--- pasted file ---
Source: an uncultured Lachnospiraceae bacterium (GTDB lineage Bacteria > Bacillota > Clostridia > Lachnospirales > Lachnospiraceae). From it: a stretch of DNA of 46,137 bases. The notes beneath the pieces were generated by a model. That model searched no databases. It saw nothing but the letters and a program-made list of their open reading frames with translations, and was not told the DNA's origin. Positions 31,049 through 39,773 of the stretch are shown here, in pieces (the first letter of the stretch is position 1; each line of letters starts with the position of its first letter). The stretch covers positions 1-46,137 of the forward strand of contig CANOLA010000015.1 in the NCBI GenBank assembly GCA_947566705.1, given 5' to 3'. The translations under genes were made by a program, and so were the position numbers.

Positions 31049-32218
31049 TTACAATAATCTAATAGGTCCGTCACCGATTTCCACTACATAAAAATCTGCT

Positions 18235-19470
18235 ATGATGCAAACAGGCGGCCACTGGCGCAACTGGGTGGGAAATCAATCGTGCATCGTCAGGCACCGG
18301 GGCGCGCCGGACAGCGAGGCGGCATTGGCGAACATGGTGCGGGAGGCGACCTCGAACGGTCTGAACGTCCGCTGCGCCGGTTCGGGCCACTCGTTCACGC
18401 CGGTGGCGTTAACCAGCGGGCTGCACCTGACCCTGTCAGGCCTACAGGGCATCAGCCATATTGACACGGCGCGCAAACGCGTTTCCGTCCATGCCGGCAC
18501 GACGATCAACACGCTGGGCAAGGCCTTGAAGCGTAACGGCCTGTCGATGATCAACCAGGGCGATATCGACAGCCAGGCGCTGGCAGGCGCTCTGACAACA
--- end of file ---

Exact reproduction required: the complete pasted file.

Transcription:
Source: an uncultured Lachnospiraceae bacterium (GTDB lineage Bacteria > Bacillota > Clostridia > Lachnospirales > Lachnospiraceae). From it: a stretch of DNA of 46,137 bases. The notes beneath the pieces were generated by a model. That model searched no databases. It saw nothing but the letters and a program-made list of their open reading frames with translations, and was not told the DNA's origin. Positions 31,049 through 39,773 of the stretch are shown here, in pieces (the first letter of the stretch is position 1; each line of letters starts with the position of its first letter). The stretch covers positions 1-46,137 of the forward strand of contig CANOLA010000015.1 in the NCBI GenBank assembly GCA_947566705.1, given 5' to 3'. The translations under genes were made by a program, and so were the position numbers.

Positions 31049-32218
31049 TTACAATAATCTAATAGGTCCGTCACCGATTTCCACTACATAAAAATCTGCT

Positions 18235-19470
18235 ATGATGCAAACAGGCGGCCACTGGCGCAACTGGGTGGGAAATCAATCGTGCATCGTCAGGCACCGG
18301 GGCGCGCCGGACAGCGAGGCGGCATTGGCGAACATGGTGCGGGAGGCGACCTCGAACGGTCTGAACGTCCGCTGCGCCGGTTCGGGCCACTCGTTCACGC
18401 CGGTGGCGTTAACCAGCGGGCTGCACCTGACCCTGTCAGGCCTACAGGGCATCAGCCATATTGACACGGCGCGCAAACGCGTTTCCGTCCATGCCGGCAC
18501 GACGATCAACACGCTGGGCAAGGCCTTGAAGCGTAACGGCCTGTCGATGATCAACCAGGGCGATATCGACAGCCAGGCGCTGGCAGGCGCTCTGACAACA